Since the opening of the cafe last year, response from locals and Singaporeans alike has been encouraging.

"Those who tried our food like it and we have some regulars who come weekly," says Mark. Among the many positive reviews left on Google, most commended the food for being authentic and "legit".


During the Chinese New Year period early this year, the cafe also provided patrons with the traditional lo hei experience, which was a heartwarming moment in Mark's book.

So too, was "seeing Singaporeans making friends with fellow Singaporeans at the cafe, as well as with locals".

Little Merlion's recipes were from Melissa's family, with some trial and error involved to perfect the taste.

They were also bolstered by the enthusiastic feedback whenever they served some of the dishes, especially the crowd-favourite laksa, to Mark's colleagues at parties.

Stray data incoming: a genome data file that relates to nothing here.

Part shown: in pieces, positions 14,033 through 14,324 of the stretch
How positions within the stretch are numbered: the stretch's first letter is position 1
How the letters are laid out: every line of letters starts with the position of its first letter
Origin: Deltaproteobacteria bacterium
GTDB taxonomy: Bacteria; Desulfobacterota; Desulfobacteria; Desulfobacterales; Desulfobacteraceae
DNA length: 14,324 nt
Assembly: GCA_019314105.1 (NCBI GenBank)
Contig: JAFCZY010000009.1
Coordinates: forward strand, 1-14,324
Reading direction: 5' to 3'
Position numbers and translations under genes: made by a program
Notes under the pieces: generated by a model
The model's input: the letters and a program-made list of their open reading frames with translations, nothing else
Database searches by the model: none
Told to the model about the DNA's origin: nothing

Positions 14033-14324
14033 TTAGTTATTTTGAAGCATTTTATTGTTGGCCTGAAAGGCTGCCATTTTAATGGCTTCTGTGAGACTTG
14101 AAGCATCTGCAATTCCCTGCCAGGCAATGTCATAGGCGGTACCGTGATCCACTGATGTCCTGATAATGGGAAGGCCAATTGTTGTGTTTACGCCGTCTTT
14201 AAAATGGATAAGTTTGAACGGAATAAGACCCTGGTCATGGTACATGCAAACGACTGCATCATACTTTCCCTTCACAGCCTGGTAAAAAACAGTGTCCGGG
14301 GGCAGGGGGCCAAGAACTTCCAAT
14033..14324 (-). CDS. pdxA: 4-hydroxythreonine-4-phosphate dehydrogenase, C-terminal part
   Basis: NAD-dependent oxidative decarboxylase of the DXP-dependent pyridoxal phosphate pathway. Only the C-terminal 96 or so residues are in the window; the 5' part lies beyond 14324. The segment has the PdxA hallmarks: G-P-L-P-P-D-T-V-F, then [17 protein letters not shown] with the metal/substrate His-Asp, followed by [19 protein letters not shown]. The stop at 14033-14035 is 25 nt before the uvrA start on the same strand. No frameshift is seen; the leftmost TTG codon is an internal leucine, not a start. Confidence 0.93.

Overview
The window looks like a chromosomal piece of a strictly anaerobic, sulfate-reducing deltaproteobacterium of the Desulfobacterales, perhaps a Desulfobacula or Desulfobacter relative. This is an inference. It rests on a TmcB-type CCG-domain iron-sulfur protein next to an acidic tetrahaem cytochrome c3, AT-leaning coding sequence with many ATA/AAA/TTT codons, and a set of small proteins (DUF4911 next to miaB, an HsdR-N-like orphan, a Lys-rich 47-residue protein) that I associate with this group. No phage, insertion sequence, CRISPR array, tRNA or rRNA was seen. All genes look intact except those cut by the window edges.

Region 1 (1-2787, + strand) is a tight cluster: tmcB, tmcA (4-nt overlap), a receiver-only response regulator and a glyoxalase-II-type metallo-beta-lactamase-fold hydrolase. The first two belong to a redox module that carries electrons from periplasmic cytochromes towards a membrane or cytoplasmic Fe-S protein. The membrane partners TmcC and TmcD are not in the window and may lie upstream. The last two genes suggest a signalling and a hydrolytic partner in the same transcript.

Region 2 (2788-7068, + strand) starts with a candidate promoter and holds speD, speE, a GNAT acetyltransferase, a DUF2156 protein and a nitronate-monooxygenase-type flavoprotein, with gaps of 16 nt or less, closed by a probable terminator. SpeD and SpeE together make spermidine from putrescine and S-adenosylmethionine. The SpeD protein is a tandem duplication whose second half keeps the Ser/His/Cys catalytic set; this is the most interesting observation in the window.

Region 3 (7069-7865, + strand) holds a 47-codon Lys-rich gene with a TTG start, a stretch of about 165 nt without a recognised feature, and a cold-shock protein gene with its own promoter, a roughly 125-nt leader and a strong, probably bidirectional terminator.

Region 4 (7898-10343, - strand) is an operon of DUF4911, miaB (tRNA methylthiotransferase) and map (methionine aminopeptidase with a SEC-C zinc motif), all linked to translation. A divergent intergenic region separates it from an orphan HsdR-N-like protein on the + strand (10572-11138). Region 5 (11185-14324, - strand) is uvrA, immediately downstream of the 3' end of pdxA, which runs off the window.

The bestsellers at the cafe, according to the couple, are their prawn laksa and nasi lemak.


Other items on their menu include roti prata with curry, sambal nasi goreng, fried carrot cake (both black and white) as well as curry puffs.


One can even wash down their prata meal with a spiffed-up Milo dinosaur. But being the land of Gojira, we think having Milo Godzilla (which comes with a scoop of ice cream) on the menu would be pretty apt. 


Which is better: Singapore or Malaysia food?

With Mark being half-Malaysian and a Singapore PR, we had to put him on the spot and ask: is Singapore or Malaysia food better?

Mark admits it's a question he gets grilled about "all the time".